Sunday, April 23, 2006

Hear ACLU grill candidates on Prop 1 and city issues

The ACLU will host a candidate forum Monday night, 6:30 to 8:30 so our members can query the candidates about their positions on Prop 1, and ask other questions relevant to individual liberty in Austin. Everyone is invited to attend!

Where: Cafe Caffeine, 909 W. Mary
When: 6:30 for mingling, and 7 pm to start the first panel of candidates.

For the ACLU, Prop 1 does something critically important for Austin--it opens records about police misconduct. That's why it is a major priority of ACLU's Central Texas chapter. It takes the entire community working together to counter the powerful forces responsible for the system we have today. We may not get the opportunity to make these positive changes again in our lifetime!

The ACLU worked for years to implement civilian oversight of police, but the system negotiated in secret meetings between the city and the cops is toothless and gagged. Members of the civilian review board cannot even talk to the public about what they learn without facing criminal penalties. That's absurd. Why create civilian oversight if the civilians are prohibited from telling the community what's wrong with the system! This super secret oversight process--with sealed misconduct records that even victims cannot peak into--was designed to fail, and it has failed.

Proposition 1 gives the public a voice in the design of the civilian oversight system by opening the now-secret negotiations to the public and requiring the city to STOP maintaining police misconduct records in sealed files.

With police misconduct information available under a public information act request, victims' families can learn exactly what happened to their sons and daughters, and you can learn why a handful of problem officers continue to divide our police force from the community it serves. Finally, our civilian oversight board will be able to analyze the problems it sees and bring real solutions forward to the Council and the citizens.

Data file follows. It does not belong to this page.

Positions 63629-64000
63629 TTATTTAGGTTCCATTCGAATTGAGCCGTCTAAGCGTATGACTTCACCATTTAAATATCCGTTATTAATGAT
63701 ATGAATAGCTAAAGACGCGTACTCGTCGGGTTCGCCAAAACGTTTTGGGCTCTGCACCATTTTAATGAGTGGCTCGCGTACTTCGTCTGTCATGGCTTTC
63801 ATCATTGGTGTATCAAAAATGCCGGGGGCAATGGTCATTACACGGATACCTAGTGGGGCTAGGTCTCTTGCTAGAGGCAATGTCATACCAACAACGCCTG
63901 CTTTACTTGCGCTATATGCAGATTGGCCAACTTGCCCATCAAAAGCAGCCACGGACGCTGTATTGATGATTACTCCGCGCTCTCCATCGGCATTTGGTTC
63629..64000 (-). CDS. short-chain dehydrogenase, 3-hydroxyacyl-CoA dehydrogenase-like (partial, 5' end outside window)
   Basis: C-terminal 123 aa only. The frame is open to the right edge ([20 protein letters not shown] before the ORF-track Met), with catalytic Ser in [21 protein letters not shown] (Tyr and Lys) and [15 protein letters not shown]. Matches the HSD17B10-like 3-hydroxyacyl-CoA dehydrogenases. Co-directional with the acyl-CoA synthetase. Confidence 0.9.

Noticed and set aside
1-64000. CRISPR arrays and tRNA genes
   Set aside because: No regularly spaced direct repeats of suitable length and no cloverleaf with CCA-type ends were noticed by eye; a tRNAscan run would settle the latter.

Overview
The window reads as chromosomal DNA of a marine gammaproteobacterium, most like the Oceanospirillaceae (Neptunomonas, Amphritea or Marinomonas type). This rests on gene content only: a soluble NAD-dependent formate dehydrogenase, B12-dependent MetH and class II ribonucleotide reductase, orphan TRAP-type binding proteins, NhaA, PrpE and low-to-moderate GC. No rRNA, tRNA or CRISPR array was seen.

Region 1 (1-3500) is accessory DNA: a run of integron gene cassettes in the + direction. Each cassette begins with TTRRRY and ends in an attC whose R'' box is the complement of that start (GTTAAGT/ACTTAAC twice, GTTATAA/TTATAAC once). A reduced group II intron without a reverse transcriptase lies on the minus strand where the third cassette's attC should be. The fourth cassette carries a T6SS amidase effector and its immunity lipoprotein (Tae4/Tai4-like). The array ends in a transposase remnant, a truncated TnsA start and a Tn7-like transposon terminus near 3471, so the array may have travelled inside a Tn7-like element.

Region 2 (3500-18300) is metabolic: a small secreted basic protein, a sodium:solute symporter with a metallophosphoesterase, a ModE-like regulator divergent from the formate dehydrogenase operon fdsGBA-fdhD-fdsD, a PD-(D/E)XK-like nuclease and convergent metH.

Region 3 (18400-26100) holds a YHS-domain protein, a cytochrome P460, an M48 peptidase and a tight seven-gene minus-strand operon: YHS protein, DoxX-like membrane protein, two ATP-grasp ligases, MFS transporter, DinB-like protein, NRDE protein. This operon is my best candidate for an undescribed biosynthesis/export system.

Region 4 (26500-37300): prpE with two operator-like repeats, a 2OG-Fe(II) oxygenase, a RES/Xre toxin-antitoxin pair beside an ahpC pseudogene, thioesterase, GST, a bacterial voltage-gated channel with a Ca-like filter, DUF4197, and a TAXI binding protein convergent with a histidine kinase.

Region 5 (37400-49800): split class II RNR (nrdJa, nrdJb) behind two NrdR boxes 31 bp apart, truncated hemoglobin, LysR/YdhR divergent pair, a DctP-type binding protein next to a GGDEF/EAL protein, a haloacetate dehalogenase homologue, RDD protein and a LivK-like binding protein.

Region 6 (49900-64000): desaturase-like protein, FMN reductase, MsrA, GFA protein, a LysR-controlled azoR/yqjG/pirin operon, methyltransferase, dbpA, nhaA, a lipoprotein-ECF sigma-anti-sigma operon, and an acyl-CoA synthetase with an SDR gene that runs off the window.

The City had the opportunity to do this on its own four years ago. We begged them, and the ACLU stood side by side with many other organizations to protest the secret process and the final, overpriced agreement. But we were told this was all the Austin Police Association would agree to...and the city can't do anything without their agreement.

It's time to end the stranglehold the Police Association has on this community. They work for us! Good behavior on the job is not an option. Its a mandate, and one that can finally be enforced if Proposition 1 passes. Its time for a change. And our city officials have made it very clear that they won't implement this change on their own.

6 Comments:

At 7:55 PM, Anonymous Anonymous said...

Why don't any of these candidates besides Jennifer Gale and a couple college students support these amendments?

 
At 6:58 AM, Blogger Gritsforbreakfast said...

I don't know that that's true. Come to the event and ask them.

 
At 10:16 AM, Blogger JS Hatcher said...

I'd also like to point out that Danny Thomas, two term council member, current Mayor Pro Tem, and current candidate for Mayor, supports Prop 1. He voted against the City's second round of misleading ballot language and has continued to express support for open government.

 
At 11:45 AM, Anonymous Anonymous said...

So we're supposed to vote for Danny Thomas? He's also the only councilmember OPPOSING Amendment 6 and he SUPPORTED the Gay Marriage ban.

He's hardly a standard bearer for progressive causes.

 
At 12:11 PM, Blogger JS Hatcher said...

You are supposed to make your own decisions about candidates. This blog doesn't make any endorsements on candidates nor tell people how to vote on open seats.

What it does do is try to make clear the issues surrounding the Open Government Online amendment. The debate tonight is for the public to find out about the issues. Someone asked about the candidates that support this amendment, and Danny Thomas is a candidate that publicly supports this amendment. His position on other issues is part of what you, as a voter, must balance in the ballot box -- just like any other election.

 
At 12:47 PM, Blogger Gritsforbreakfast said...

Bottom line is, whether you're liberal or conservative: Insiders and people who make their living cutting deals at City Hall dislike open government, while outsiders and average voters of all stripes love the idea. That Thomas, running as an outsider candidate against Mayor Wynn who is an icon of closed government, likes the amendment is welcome but unsurprising - it fits into the whole dynamic of how this issue has played out. Insiders of all stripes don't want public scrutiny. With the council dominated by liberals, conservatives may have just as much reason to spport open government as "progressives," though everyone benefits.

 

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